The Société d’Anthropologie de Paris was founded on 19 May 1859 by Paul Broca and nineteen other prominent scientists. Its influence quickly grew, as did the number of its members; it was recognised as serving the public interest on 21 July 1864.

The founder of the SAP, Paul Broca (1824-1880), remained its secretary general until his death. Broca is one of the fathers of anthropology in the "modern" sense: in his own words, a discipline concerned with "the study of the human group as a whole, in its details and in its relationships with the rest of nature". A professor of medicine, surgeon and pathologist, he identified (in the area that now bears his name) the location of language in the brain. His concern with quantification led him to invent numerous instruments and anthropometric indices: he developed a comparative anatomy of primates and was the first to study Cro-Magnon Man (discovered in 1868). He sometimes reflected the prejudices of his time (he believed in the hierarchy of "races") but he was also a man of commitment, an ardent evolutionist with links to the freethinkers, an anti-slavery activist and a senator of the Republican Left.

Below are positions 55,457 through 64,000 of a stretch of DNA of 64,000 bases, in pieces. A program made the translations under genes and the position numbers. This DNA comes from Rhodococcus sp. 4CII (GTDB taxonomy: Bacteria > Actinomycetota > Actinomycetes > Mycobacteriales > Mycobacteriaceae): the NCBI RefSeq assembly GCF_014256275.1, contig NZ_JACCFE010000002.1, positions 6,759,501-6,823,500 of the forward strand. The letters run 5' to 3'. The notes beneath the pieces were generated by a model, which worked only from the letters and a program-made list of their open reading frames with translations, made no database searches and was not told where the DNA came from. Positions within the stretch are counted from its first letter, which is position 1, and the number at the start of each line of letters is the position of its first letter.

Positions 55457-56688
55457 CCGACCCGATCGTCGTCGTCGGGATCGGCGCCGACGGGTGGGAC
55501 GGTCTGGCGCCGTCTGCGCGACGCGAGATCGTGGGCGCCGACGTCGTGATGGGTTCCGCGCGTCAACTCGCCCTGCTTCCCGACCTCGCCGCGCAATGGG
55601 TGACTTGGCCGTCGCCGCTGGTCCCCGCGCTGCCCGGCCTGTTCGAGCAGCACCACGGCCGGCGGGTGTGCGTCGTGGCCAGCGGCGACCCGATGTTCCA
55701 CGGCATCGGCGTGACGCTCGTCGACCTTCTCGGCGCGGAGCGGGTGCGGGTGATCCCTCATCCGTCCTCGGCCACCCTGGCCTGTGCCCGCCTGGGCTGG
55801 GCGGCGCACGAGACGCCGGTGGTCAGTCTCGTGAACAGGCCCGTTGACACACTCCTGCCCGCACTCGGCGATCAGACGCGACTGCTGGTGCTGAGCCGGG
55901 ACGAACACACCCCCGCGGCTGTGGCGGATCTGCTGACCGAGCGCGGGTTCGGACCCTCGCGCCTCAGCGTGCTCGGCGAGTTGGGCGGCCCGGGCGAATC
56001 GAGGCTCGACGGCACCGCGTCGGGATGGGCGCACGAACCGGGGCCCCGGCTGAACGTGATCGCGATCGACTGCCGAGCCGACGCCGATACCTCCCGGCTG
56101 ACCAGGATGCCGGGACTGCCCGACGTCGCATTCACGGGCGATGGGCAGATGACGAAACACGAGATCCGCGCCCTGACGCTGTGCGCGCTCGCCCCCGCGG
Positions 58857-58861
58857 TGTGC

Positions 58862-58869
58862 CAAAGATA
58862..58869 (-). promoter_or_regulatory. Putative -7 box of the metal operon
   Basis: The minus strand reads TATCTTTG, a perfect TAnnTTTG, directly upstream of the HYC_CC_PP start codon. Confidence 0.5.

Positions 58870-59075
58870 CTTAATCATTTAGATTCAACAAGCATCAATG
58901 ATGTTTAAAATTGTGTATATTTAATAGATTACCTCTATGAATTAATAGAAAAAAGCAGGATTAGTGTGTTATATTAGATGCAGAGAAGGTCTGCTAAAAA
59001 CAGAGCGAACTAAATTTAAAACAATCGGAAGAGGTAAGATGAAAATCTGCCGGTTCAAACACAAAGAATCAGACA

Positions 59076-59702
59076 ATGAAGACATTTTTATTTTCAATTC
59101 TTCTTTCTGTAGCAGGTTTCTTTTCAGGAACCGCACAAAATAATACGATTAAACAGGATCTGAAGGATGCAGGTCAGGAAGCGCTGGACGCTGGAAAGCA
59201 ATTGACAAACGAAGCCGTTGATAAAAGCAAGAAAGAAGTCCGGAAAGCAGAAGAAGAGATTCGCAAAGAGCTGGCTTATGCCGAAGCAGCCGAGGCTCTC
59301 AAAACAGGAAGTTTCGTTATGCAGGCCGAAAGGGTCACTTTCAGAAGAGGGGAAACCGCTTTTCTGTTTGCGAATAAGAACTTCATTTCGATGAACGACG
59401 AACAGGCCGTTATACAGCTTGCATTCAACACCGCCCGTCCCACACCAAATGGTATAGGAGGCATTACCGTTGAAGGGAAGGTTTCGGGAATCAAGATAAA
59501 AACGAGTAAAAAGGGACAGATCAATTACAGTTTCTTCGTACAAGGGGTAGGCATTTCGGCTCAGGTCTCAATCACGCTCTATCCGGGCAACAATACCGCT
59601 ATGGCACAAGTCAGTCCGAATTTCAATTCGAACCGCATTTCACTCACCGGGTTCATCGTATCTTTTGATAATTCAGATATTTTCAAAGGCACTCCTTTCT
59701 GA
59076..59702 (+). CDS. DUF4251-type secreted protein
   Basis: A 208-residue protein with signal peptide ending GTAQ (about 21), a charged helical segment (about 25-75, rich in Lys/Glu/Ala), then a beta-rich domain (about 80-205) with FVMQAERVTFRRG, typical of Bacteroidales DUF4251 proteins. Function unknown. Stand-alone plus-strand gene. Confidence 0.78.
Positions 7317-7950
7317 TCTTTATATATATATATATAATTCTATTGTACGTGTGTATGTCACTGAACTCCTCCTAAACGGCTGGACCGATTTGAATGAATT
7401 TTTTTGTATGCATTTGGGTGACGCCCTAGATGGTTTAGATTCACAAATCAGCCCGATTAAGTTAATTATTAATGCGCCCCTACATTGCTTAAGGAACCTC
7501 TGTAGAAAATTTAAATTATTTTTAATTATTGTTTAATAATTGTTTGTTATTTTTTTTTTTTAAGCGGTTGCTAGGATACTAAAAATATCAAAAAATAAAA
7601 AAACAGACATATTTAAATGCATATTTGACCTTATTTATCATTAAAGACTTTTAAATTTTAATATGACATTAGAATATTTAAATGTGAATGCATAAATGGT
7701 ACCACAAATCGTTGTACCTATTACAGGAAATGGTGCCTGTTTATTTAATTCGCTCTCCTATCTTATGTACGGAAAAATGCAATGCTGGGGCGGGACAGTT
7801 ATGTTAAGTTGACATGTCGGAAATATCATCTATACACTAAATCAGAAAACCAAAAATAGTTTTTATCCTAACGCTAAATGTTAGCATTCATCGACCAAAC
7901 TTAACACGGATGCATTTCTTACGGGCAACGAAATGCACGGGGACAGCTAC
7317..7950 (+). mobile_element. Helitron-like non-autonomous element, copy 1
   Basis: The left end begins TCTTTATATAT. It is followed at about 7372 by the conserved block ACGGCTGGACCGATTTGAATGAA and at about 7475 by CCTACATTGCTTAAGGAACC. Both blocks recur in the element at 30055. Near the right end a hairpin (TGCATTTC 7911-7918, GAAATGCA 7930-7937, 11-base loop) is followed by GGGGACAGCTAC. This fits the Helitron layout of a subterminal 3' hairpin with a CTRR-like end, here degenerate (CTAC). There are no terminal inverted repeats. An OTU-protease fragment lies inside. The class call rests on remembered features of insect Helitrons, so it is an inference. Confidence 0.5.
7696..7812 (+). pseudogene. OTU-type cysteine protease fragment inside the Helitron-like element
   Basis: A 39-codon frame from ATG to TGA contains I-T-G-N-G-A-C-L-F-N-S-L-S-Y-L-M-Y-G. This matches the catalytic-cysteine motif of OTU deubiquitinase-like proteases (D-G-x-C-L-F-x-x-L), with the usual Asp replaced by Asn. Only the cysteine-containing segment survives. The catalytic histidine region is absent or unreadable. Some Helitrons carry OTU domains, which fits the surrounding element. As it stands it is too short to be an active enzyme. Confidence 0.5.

Our anthropological society is the oldest in the world to bear this name, which signifies that human beings are its central concern. Initially, the SAP covered disciplines that have since acquired their own autonomy (prehistory, ethnography, forensic medicine, demography, sociology, etc.). It now deals only with biological anthropology but has kept its key position at the point where the other sciences intersect. Its specificity lies in bringing the biological dimension of humans to the heart of its approach, which is interdisciplinary above all. Over the course of its existence, the SAP has proved its vitality through its ability to bring in new approaches (molecular biology, genetics and palaeogenetics, three-dimensional imaging, funerary archaeology, auxology, nutrition, etc.).